Kobane gets first Turkish aid as Syrian Kurds plead for corridor
Sevil Erkuş ANKARA
Democratic Union Party (PYD) leader Salih Muslim met with Turkish officials in Ankara on Oct. 4.Turkey sent medical equipment to Kobane on Oct. 7 after talks with Turkish officials in Ankara, but Syrian Kurds desperately need Ankara to allow People’s Defense Forces (YPG) forces to cross Turkish territory to join the fight against jihadists, Democratic Union Party (PYD) leader Salih Muslim has said.
“We have our armed fighters in Afrin and Cizre waiting to join the ranks of fighters in Kobane. But, we have to use Turkish territory in order to carry these fighters to Kobane. We asked Ankara to allow them cross the Turkish border,” Muslim told the Hurriyet Daily News on Oct. 7.
Elaborating on a meeting with Turkish officials in Ankara on Oct. 4, Muslim said he asked Turkey to “stand with Kobane” if they see the Islamic State of Iraq and the Levant (ISIL) as a “threat, as a terrorist organization.”
Turkish officials told the PYD leader that Turkey was with the Syrian Kurds and that Ankara perceived ISIL as a terrorist organization, according to Muslim.
“They told me that ISIL is not only a threat to Syrian Kurds, but also to Turkey and to the people of the region,” he said, adding that Turkey “promised to take steps,” but they have not kept their word yet.
“Our forces are waiting in Afrin and Cizre. They told me that Turkey would allow them, but that has not happened yet. After our meeting, I was trying to reach Turkish officials for two days. Today, they replied [to my call]. They told me that there were some problems that they were trying to resolve,” Muslim said.
Asked about those problems, he said he was not informed. “We just want them to keep their promises, nothing else,” he added.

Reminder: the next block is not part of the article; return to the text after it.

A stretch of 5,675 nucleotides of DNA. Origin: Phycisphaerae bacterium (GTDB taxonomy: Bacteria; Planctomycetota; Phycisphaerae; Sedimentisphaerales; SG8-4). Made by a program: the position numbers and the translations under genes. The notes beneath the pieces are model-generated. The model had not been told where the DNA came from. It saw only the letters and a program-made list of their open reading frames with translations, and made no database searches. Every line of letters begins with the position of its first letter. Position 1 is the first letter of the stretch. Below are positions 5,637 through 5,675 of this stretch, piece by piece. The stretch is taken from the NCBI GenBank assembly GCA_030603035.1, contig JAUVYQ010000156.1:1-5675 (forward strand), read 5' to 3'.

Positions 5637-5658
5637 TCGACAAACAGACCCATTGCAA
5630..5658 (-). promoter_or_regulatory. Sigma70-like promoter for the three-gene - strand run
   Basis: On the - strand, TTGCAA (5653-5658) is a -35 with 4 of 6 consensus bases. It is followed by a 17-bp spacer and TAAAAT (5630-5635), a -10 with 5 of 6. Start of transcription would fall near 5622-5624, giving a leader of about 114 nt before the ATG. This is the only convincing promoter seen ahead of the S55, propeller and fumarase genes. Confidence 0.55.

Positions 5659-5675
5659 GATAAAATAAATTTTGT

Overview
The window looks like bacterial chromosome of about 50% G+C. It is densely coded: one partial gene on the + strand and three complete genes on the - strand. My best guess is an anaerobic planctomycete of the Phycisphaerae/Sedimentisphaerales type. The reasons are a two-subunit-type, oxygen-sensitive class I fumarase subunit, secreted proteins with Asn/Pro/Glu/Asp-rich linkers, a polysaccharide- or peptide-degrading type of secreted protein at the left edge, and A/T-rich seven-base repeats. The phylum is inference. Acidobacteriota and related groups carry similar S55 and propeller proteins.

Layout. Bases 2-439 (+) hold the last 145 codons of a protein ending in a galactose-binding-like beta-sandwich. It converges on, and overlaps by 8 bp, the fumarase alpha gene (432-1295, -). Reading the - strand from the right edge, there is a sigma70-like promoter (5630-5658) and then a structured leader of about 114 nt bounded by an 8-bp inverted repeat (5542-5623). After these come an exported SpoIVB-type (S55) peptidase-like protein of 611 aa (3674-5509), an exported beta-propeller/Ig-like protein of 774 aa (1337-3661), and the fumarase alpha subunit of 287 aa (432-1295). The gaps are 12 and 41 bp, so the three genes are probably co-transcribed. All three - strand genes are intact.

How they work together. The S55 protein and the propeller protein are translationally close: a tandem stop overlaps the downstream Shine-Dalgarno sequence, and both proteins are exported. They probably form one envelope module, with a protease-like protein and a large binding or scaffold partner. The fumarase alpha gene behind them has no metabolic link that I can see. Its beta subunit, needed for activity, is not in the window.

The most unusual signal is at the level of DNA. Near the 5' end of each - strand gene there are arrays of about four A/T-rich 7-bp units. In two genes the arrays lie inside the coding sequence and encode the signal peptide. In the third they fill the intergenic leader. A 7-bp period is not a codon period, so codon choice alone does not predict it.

The PYD leader also asked Ankara during the meeting for humanitarian assistance for the Syrian Kurds, and the Turkish humanitarian assistance agency (AFAD) sent a vehicle with medical supplies to Kobane yesterday. “That’s all for now. I hope they will continue,” he added.
Turkey did not put any preconditions in response to Muslim’s demands, he also said, adding that “they already know that we are not a threat to Turkey.”
‘No arms supply yet’
Syrian Kurds have also asked the international community to supply heavy weapons, including anti-tanks, to effectively fight against the jihadists to protect their population.
“There is no concrete move regarding the arms supply from other countries. Everybody says, ‘We are with you.’ We’ll see it in the coming days. We want anti-tank weapons. Because jihadists are attacking with their tanks and the weapons we have have had no strong effect in responding to them,” he said, adding that only aerial bombardments were destroying ISIL tanks.
Referring to other countries that could provide arms, Muslim said they wanted to transport the weapons via Turkey. “They should allow [weapons] as well. They did not say anything about it but opening this road would mean [transporting] everything.”
No support from Barzani
On the foreign support in their bid to repel ISIL, Muslim said the American aerial campaign had begun to be more effective since late Oct. 6 and expressed his hope that it would continue this way. “This campaign is good as it helps us by destroying the tanks ISIL is using.”
Muslim also said they had not received any support from Iraqi Kurdistan Regional Government leader Masoud Barzani.